WASHINGTON (CBSNewYork) – Sen. Kirsten Gillibrand continued to appeal for greater oversight and more accountability when it comes to sexual assault in the military.
Gillibrand (D-N.Y.) is a member of the Armed Services Committee and also serves as the chair of the Senate Armed Services Subcommittee on Personnel.
She recently introduced a measure to make it safer and easier for members of the military to report sexual abuse within the ranks.
Speaking on CBS’ “Face The Nation” Sunday, Gillibrand said the current system is working more as a deterrent to those who’ve been sexually assaulted.
“They’re afraid to report because of retaliation, because they’ve seen other women be retaliated against, or they feel that they’ll either be marginalized and their careers will be over or they’ll be blamed,” said Gillibrand on CBS’ “Face The Nation.” “And so until you have transparency and accountability and objectivity where the decision-maker of whether you’re going to trial or not is an objective prosecutor, not a commander, you’re not going to have the kind of reporting and, frankly, justice that we need in the system.”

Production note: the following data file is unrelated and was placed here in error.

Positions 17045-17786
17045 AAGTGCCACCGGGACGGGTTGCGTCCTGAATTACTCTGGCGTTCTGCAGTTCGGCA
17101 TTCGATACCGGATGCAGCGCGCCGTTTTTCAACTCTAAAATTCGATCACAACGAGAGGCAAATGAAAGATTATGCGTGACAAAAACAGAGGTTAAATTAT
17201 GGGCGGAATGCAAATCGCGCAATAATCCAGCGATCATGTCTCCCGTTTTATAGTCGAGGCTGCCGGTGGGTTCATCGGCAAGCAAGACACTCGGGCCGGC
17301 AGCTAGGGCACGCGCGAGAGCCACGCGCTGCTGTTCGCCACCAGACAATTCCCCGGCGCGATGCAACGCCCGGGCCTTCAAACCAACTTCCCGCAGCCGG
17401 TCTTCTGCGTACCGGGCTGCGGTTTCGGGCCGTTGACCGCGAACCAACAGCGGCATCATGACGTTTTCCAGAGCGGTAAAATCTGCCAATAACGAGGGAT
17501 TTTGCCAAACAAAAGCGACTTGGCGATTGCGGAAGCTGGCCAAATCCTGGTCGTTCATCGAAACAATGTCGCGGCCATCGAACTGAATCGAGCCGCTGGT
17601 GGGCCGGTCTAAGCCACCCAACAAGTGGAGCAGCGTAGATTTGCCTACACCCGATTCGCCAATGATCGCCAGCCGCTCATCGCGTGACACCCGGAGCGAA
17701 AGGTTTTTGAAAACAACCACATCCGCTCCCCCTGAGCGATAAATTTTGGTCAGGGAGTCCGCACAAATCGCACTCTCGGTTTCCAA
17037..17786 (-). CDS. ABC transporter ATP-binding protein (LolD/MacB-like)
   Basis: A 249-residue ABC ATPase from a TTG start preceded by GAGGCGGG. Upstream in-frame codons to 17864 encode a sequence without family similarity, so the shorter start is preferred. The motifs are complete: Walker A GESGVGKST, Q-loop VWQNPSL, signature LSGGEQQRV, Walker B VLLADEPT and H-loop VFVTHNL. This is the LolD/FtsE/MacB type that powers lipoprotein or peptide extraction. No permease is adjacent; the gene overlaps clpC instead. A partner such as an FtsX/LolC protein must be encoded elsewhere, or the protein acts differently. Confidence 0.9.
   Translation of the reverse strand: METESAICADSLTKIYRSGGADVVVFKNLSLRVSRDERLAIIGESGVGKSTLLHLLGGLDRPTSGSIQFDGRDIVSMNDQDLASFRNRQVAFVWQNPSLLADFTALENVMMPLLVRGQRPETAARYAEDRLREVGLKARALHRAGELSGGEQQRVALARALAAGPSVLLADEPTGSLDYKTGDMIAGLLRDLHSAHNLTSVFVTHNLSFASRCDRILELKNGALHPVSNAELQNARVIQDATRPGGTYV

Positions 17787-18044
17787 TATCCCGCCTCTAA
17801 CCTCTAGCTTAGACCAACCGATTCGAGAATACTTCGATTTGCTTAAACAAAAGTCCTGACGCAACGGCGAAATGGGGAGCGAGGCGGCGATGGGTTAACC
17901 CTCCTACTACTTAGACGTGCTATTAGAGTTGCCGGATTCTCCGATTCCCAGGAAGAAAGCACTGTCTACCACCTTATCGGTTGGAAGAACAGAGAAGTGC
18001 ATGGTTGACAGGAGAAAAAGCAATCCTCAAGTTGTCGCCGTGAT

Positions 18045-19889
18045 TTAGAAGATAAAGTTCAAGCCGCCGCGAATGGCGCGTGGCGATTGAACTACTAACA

Gillibrand has been outspoken on the issue since it came to light that last month, Air Force Lt. Col. Jeffrey Krusinski, who headed up the Air Force Sexual Assault Prevention and Response Unit was arrested on sexual battery charges.
“Just to be clear, this is not just a women’s issue. More than half of the victims are men. This is a problem that is corrosive, that’s undermining the integrity of the whole military and is undermining our military readiness,” said Gillibrand. “And if we want our troops to be ready for any event that our military needs to prepare for, you’re not going to be as strong as you would be otherwise if you have this within the ranks.”
Gillibrand has estimated about 26,000 instances of sexual abuse within the ranks each year, and said just a small fraction of those ever get reported.
Later Sunday, Gillibrand planned to revisit three Staten Island restaurants to see how they are recovering from superstorm Sandy.
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